Comedy of Errors – Mitchell School of Drama – Review by Margaret Hearne
The Comedy of Errors – Mitchell School of Drama – Garioch Theatre Festival
“Take two sets of estranged twins, keep them in ignorance of each other and throw them into a city reputed for sorcery”.
Shakespeare’s “The Comedy of Errors” is exactly that: a fast paced comedy stemming from the errors of mistaken identities, wrongful accusations, unjustified beatings and overall bewilderment. Thus it takes a skilful company of actors to perform this play successfully but the Mitchell School of Drama (MSD) have achieved that success. This production, under the inspired direction of Rhona Mitchell, creates the necessary confusion of character and plot but does so with such clarity that the audience can follow the plot and relish the comedy.
This show has all the hallmarks of an MSD production: admirable diction, vividly portrayed characters, charming ensemble choreography and acute attention to every detail. Add to this well-executed puppetry and adept magic tricks. As always with MSD, songs and dances are woven seamlessly into the story – this time, music from the 1950s – thus inspiring full company numbers such as “Your cheating heart” and “Why do fools fall in love?”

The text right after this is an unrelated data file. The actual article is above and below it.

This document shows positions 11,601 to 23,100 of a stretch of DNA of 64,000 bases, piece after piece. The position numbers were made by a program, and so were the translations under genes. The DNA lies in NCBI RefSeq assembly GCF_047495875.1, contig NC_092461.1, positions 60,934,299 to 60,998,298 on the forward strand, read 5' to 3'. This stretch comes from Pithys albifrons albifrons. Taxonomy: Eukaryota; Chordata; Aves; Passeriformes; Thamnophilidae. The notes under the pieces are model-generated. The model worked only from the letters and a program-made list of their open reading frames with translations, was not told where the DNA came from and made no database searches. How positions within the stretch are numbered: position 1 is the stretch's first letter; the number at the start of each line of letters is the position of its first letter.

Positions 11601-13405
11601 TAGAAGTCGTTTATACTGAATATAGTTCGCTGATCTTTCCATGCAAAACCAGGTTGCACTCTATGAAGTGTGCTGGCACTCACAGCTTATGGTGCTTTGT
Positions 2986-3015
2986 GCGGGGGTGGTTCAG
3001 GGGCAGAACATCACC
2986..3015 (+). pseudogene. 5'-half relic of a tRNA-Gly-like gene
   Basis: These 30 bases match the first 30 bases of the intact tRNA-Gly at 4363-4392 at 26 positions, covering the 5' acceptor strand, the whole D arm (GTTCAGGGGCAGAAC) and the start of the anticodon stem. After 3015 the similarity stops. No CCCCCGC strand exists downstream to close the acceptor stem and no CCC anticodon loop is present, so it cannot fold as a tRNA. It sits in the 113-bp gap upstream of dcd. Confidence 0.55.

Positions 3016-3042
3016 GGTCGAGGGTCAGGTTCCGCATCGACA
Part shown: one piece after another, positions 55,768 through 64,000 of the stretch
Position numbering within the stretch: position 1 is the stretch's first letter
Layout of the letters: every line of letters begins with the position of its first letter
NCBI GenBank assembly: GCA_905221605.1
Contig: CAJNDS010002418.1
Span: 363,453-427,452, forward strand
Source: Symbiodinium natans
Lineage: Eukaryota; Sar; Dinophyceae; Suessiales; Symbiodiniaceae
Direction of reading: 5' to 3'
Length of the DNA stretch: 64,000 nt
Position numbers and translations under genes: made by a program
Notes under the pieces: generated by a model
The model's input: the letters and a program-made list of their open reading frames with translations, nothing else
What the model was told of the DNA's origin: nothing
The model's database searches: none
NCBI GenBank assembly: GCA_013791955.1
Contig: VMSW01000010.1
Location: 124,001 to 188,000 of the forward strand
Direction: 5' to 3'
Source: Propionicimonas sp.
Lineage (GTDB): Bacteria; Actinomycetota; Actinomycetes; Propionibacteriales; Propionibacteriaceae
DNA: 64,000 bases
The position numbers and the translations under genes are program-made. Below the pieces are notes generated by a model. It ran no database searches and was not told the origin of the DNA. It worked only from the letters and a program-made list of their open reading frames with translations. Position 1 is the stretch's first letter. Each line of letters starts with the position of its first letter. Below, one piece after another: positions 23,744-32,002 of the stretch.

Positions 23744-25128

Yet, amidst all the fun and frolics, there are splendid moments of magic and mystery. Ephesus, where the play is set, is deemed to be a city of sorcery and, via lighting and magical sounds, these moments of strangeness provide contrast to the farce.
In the principal roles, the identical masters are well-contrasted in personality as played by Paul Patterson and Reuben Gedge, while the two hapless servants, all energy and bounce, are played by Imogen Watt and Erin Stark. Olivia Watt and Elizabeth Smith perform stylishly as the two misled sisters. There are several character cameos of excellence from Euan Reid, Alexa Sambrook, Euan Banks and Grace Geddes; while others are outrageously effective – Elijah O’Connor, Jack Foreman, Cara Whitelaw and Conor Archer. The wee magicians, Meg Stanger and Josh Simpson, are a delight. Each of the players, however, deserves mention for their total commitment and sparkling energy.
Costumes by Liz Cork are, as ever, striking and characterful; music and atmospheric effects are created by Ashley Forbes and his small band of accomplished young musicians. Overall this bold, funny production pays credit to the imaginative direction of Rhona Mitchell, and to the ethos and energy of her entire company.
Catch this show again as part of Aberdeen International Youth Festival at The Lemon Tree, July 28 – 30.« Back